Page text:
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Femininity and Masculinity in City-Form: Philosophical Urbanism as a History of Consciousness

Abraham Akkerman
Human Studies
Vol. 29, No. 2 (Apr., 2006), pp. 229-256
Published by: Springer
Stable URL: http://www.jstor.org/stable/27642748
Page Count: 28
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Femininity and Masculinity in City-Form: Philosophical Urbanism as a History of Consciousness
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Abstract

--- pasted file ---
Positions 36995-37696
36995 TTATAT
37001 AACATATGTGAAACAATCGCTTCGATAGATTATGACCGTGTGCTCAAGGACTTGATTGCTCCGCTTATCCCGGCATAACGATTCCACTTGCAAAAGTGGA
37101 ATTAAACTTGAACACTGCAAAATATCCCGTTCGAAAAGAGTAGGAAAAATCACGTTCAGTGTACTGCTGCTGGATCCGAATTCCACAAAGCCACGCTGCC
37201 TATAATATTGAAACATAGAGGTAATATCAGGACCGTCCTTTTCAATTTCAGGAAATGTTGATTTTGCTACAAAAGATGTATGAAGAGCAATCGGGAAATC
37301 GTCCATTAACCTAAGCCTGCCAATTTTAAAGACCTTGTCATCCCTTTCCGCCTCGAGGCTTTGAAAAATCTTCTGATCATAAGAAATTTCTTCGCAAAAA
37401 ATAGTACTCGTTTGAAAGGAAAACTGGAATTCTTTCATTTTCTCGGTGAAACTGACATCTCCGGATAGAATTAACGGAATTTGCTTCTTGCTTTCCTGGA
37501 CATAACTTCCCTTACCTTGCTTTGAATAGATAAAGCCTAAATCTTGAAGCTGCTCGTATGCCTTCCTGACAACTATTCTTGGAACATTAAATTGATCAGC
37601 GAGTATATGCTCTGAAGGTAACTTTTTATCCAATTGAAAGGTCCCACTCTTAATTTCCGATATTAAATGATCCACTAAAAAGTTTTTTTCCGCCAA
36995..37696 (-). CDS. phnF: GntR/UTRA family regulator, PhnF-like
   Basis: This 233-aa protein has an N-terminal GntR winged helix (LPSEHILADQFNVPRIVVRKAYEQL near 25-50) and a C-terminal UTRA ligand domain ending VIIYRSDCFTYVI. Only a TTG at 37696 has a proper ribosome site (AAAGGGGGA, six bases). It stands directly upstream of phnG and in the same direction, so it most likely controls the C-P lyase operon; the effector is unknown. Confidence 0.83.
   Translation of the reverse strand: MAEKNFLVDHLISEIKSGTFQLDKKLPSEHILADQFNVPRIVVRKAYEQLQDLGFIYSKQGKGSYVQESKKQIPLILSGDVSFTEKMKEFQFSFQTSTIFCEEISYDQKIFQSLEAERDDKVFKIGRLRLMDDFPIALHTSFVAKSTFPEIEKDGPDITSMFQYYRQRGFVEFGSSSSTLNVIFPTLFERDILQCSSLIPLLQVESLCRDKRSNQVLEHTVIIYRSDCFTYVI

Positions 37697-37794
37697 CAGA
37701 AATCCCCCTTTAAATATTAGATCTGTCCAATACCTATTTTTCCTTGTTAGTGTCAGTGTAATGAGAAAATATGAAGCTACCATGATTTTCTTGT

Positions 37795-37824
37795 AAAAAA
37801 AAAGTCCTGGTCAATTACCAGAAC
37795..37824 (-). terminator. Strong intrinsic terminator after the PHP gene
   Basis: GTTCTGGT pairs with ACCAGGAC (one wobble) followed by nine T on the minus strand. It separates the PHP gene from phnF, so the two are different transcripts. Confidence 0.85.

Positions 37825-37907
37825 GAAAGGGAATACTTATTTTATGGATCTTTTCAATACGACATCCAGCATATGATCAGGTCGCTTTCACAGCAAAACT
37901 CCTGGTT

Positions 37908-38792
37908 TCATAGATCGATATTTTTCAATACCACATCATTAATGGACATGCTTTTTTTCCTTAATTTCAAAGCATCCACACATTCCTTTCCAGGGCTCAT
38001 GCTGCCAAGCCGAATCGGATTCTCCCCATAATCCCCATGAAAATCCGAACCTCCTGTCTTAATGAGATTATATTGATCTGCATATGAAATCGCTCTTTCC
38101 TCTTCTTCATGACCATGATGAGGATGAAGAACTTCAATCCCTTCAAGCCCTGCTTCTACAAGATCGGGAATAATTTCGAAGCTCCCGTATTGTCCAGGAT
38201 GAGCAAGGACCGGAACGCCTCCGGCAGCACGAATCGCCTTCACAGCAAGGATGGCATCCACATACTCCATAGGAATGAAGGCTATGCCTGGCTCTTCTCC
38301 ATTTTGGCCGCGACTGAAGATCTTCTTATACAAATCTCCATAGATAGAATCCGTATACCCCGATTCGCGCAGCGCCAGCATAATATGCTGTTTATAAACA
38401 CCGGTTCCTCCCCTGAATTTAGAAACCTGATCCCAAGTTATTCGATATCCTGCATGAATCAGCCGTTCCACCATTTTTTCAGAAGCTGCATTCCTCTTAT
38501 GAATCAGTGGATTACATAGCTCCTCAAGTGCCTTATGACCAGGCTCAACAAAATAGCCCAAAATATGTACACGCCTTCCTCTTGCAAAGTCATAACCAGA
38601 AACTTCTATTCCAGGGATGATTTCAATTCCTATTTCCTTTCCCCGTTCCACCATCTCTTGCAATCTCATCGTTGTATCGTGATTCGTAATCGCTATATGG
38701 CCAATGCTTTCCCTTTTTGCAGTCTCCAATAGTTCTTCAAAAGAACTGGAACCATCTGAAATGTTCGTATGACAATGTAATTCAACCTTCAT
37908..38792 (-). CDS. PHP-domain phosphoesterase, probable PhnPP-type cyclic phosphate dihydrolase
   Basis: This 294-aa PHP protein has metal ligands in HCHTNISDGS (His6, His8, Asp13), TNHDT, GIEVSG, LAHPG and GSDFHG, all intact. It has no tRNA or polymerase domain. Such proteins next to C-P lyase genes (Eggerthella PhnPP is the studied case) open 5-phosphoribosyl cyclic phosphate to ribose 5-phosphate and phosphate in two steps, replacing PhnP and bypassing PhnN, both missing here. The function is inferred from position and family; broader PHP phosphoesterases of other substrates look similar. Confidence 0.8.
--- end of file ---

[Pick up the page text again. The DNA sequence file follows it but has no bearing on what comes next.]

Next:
Mutual feedback between human-made environments and facets of thought throughout history has yielded two myths: the Garden and the Citadel. Both myths correspond to Jung's feminine and masculine collective subconscious, as well as to Nietzsche's premise of Apollonian and Dionysian impulses in art. Nietzsche's premise suggests, furthermore, that the feminine myth of the Garden is time-bound whereas the masculine myth of the Citadel, or the Ideal City, constitutes a spatial deportment. Throughout history the two myths have continually molded the built environment and thought, but the myth of the Ideal City — from Plato to Descartes to modernity — came to dominate city-form and ensuing aspects of contemplation. This relationship seems to have shifted during the twentieth century. Intellectual dispositions have begun to be largely nurtured by an incongruous city-form emerging from the gap between the incessant promise for an automated, well-functioning city, on the one hand, and looming alienation, coupled with the factual, malfunctioning city, on the other hand. Urban decay, a persisting and time-bound urban event that is a byproduct of this configuration, suggests the ascent of the Garden myth in post-modern city-form.

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